Towards the Republic

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Towards the Republic
Towards the Republic.jpg
DVD cover art
Also known as 'For the Sake of the Republic'
Genre Historical drama
Directed by Zhang Li
Starring Wang Bing
Lü Zhong
Sun Chun
Ma Shaohua
Li Guangjie
Ending theme Zouxiang Gonghe (走向共和) performed by Xu Peidong and Song Zuying
Composer(s) Xu Peidong
Country of origin China
Original language(s) Mandarin
No. of episodes 60 (full version)
59 (censored version)
Executive producer(s) Luo Hao
Liu Wenwu
Feng Ji
Producer(s) Gao Jianmin
Location(s) China
Running time 45 minutes per episode
Original network CCTV
First shown in 2003
Towards the Republic
Chinese 走向共和
Literal meaning Advancing towards a Republic

Towards the Republic, also known as For the Sake of the Republic and Zou Xiang Gong He, is a Chinese historical television series first broadcast on CCTV in China from April to May 2003.[1][2] The series is based on events that occurred in China between the late 19th century and early 20th century that led to the collapse of the Qing dynasty and the founding of the Republic of China.[3] Owing to its portrayal of historical issues deemed politically sensitive by the Chinese government, the series has been subject to censorship in mainland China.[1][3]


The series features some important events of the late Qing dynasty and Republican era in the late 19th century and early 20th century in China, such as the First Sino-Japanese War, the Hundred Days' Reform, the Boxer Rebellion and the Xinhai Revolution.

The series narrates historical events and portrays the private lives of key political figures such as Li Hongzhang, the Guangxu Emperor, Yuan Shikai and Sun Yat-sen. There are monarchists, reformers and revolutionaries who provide different answers to addressing the deteriorating situation of the Qing dynasty but all these answers point towards a common goal – to restore China as a sovereign, international and independent power.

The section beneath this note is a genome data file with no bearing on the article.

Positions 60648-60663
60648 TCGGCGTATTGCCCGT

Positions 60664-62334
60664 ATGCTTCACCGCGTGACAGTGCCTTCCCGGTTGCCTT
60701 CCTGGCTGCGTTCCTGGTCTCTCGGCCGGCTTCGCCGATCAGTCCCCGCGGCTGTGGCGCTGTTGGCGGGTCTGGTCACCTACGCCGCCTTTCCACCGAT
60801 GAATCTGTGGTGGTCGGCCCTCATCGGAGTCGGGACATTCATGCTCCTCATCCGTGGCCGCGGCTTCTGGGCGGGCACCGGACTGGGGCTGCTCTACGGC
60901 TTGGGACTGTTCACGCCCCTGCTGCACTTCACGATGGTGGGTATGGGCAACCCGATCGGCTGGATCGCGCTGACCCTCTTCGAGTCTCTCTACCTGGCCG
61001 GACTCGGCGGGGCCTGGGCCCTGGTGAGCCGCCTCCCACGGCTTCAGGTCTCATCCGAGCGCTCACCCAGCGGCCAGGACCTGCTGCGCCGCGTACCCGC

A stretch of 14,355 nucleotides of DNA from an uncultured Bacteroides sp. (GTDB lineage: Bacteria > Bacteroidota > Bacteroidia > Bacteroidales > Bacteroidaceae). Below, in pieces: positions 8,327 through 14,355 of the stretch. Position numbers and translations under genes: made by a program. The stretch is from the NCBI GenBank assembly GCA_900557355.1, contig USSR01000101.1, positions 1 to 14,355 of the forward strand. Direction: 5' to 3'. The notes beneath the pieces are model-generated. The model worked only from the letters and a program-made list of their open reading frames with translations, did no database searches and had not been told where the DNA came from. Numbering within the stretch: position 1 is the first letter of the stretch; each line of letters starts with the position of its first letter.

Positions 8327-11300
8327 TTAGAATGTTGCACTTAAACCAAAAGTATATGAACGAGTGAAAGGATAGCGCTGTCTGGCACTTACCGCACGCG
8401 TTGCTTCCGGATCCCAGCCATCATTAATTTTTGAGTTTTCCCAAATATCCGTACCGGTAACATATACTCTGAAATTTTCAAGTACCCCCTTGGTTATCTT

Lead roles[edit]

Supporting roles[edit]


The politically sensitive issues which likely triggered the heavy censorship of the series included issues such as the more sympathetic and complex portrayal of Empress Dowager Cixi, Yuan Shikai and Li Hongzhang, who are usually portrayed in a negative light in official Chinese historiography.[2][3] Historically accurate but politically inconvenient quotes, such as Sun Yat-sen's speech on inequality and the suppression of democracy, were cut from the series.[1][3]

The censorship has significantly reduced the length of some episodes. The final episode was cut to nearly half of its original duration of 50 minutes, and the series was reorganised from scripted 60 to aired 59 episodes. The censors also blocked plans for a rerun.[2][3][4] The censorship, however, did not prevent the international distribution of the series on VCD and DVD (these versions also suffered less from censorship than the version aired on CCTV).[4]


The series has been very popular in China.[2][4] The debate caused by the series, as well as its censorship and issues for discussion, have been compared to a similar event in 1988 involving another documentary television series River Elegy. River Elegy drew criticism for presenting a controversial view on Chinese culture, and is seen as a factor that influenced the Tiananmen Square protests of 1989.[3] Issues raised in discussions include questions on the extent to which artists are permitted to reinterpret history, and the degree to which certain portrayal of historical figures and events is dictated by politics rather than science.[4] As a consequence of the controversy caused by this series, the Publicity Department of the Communist Party of China began an analysis of "the accuracy with which historical figures are represented in television dramas".[2]

See also[edit]


  1. ^ a b c "Commemorating China's 1911 revolution: From Sun to Mao to now". The Economist. 2011-10-08. Retrieved 2011-10-14. 
  2. ^ a b c d e Richard Kraus (2004). "CHINA IN 2003: From SARS to Spaceships". Asian Survey. 44 (1): 147–157. doi:10.1525/as.2004.44.1.147. JSTOR 4128574. 
  3. ^ a b c d e f "China: Rewriting history". The Economist. 2003-06-19. Retrieved 2011-10-14. 
  4. ^ a b c d Representations of History in Chinese Film and Television

Further reading[edit]

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